Fretwork is “decoration or patterns or patterns on an area made by cutting into or through the surface”, based on Merriam-Webster’s Dictionary. But if you ask me, fretwork and scroll sawing, because it is frequently known, is a good way to relieve stress and at the same time get an expression of accomplishment as soon as your item is finished. There is a wide variety of materials that can be utilized for fretwork, including thick paper, a variety of wood materials, soft metals and plastics. Although I used Plexiglas, plywood and cardboard, my true passion for scroll sawing is wood. https://refityourhome.com/best-scroll-saw-for-beginners/
From my viewpoint, the hardest element of using wood is obtaining the board to a finished thickness and smoothness so the pattern could be attached. You can find numerous places that you can get finished lumber, beginning as thin as 1/8″ Baltic birch and up. When you yourself have the necessary tools, the absolute most economical way to begin with is to purchase rough cut lumber from an area lumber yard. Rough cut lumber is generally 1″ to 1 1/4″ thick, and most lumberyards will have one edge trim so you can start out with a straight edge. You can find so many beautiful grained hardwoods available, though I primarily use oak, cherry and walnut. Now, the wood is run via a band-saw and cut into strips, anywhere from 2″ to 2 1/2″ wide, with regards to the original width of the board, so they’re fairly uniform in width.
Once cut into strips, the strip is turned on its side and explain to you the band-saw again, cutting it so it’s between ½ and ¾ inches thick. I prefer to use what they call a re-saw blade in my own band-saw, one that’s anywhere from ¼” to ¾” wide. I make sure that I have the guard down as near to the little bit of wood that I could, never wear loose fitting clothes and wear protective eye goggles for safety reasons.
Once most of the strips are cut, they may be glued together, making certain the grain of the wood is alternated to stop the wood from warping. Then all that’s left is gaining the finishing touches. I run both edges through the joiner to be sure I have an appartment, straight edge and then through the planer to get it right down to the desired thickness.
Now I am almost ready to use the scroll saw. After the pattern is selected, spray art glue is employed to lightly spray the trunk of the pattern and put it on the finished board. When followed the wood, holes are drilled for every place where scroll saw blade access is needed. The clock shown only needed 21 holes drilled, but I did some designs where over 300 holes were needed. With respect to the scroll saw that you utilize, it is pretty quick to detach the the top of blade and insert it from the underside of your workpiece so you can commence to cut. Delta has a handy quick release blade chuck that will also work with various other brands of saws.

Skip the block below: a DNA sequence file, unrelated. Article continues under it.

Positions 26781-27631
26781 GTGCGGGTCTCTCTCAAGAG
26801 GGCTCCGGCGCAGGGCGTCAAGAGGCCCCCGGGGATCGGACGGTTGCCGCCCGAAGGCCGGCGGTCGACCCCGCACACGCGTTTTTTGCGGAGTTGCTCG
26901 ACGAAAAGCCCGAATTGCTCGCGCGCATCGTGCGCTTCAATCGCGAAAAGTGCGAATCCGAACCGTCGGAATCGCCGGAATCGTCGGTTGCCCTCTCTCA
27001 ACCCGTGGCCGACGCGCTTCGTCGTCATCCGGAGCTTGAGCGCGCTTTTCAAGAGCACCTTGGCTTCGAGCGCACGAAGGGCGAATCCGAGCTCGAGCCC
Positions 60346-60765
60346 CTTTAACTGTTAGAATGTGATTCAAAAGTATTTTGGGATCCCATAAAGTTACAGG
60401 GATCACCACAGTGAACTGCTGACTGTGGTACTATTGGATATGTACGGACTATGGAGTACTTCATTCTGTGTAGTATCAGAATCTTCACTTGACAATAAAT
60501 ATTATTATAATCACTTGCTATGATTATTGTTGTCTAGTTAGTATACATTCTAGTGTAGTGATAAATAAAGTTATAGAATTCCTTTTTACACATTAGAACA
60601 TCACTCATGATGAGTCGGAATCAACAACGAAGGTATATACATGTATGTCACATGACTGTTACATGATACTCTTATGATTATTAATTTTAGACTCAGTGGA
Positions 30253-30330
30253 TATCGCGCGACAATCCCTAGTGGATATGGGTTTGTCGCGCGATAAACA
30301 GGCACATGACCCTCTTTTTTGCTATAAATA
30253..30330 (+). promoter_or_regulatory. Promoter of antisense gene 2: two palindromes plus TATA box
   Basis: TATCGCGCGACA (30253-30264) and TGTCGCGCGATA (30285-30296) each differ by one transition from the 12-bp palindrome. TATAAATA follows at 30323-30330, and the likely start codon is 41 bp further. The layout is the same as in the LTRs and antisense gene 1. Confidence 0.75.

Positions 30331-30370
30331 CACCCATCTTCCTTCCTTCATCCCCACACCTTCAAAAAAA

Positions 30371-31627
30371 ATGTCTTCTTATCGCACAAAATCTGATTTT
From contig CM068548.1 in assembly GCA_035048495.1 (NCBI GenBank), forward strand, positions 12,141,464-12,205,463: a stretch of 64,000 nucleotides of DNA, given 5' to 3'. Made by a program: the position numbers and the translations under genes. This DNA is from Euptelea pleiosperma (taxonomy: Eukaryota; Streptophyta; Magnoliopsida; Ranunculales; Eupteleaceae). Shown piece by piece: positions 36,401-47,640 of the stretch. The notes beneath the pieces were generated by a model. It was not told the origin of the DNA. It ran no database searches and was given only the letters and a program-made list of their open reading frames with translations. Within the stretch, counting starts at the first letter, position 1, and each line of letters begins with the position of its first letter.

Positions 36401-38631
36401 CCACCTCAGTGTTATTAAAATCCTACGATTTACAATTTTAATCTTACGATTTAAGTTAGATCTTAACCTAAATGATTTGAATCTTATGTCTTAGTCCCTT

One of many nice link between using a scroll saw, is that there’s very little sanding that needs to be done, mainly on the trunk and sometimes in the corners, depending on how you do them. The blade that you utilize will also determine just how much sanding is required on your inner cuts. My preference may be the Olson Double-Tooth, Skipped Tooth blade; it seems to keep only a little cooler this means it lasts only a little longer. A very important factor you never want to use is a dull blade, because it is really hard to keep on your lines with a dull blade, and sometimes there isn’t lots of room for veering off lines. After the piece is sanded to your satisfaction and glued together, all that’s left if gaining the finish. I prefer the natural grain and color of the wood, so I usually work with a semi-clear gloss coating, which really enhances the natural grain.
It’s really great to start out with an item of rough cut lumber and get a keepsake. I demonstrated the scroll saw for A-Line Machine and Tool at some workshops they’d on woodworking, and discovered this hobby is enjoyed by all ages. Kids as young as 9 years old and as much as 90 years old came in and wanted some tips on scroll sawing. There are always a large amount of personal preferences when it comes to scroll sawing, including the equipment and blades used, cuts of wood or kinds of materials, or what finish is used on their art. But most people that check it out once, love utilizing the scroll saw.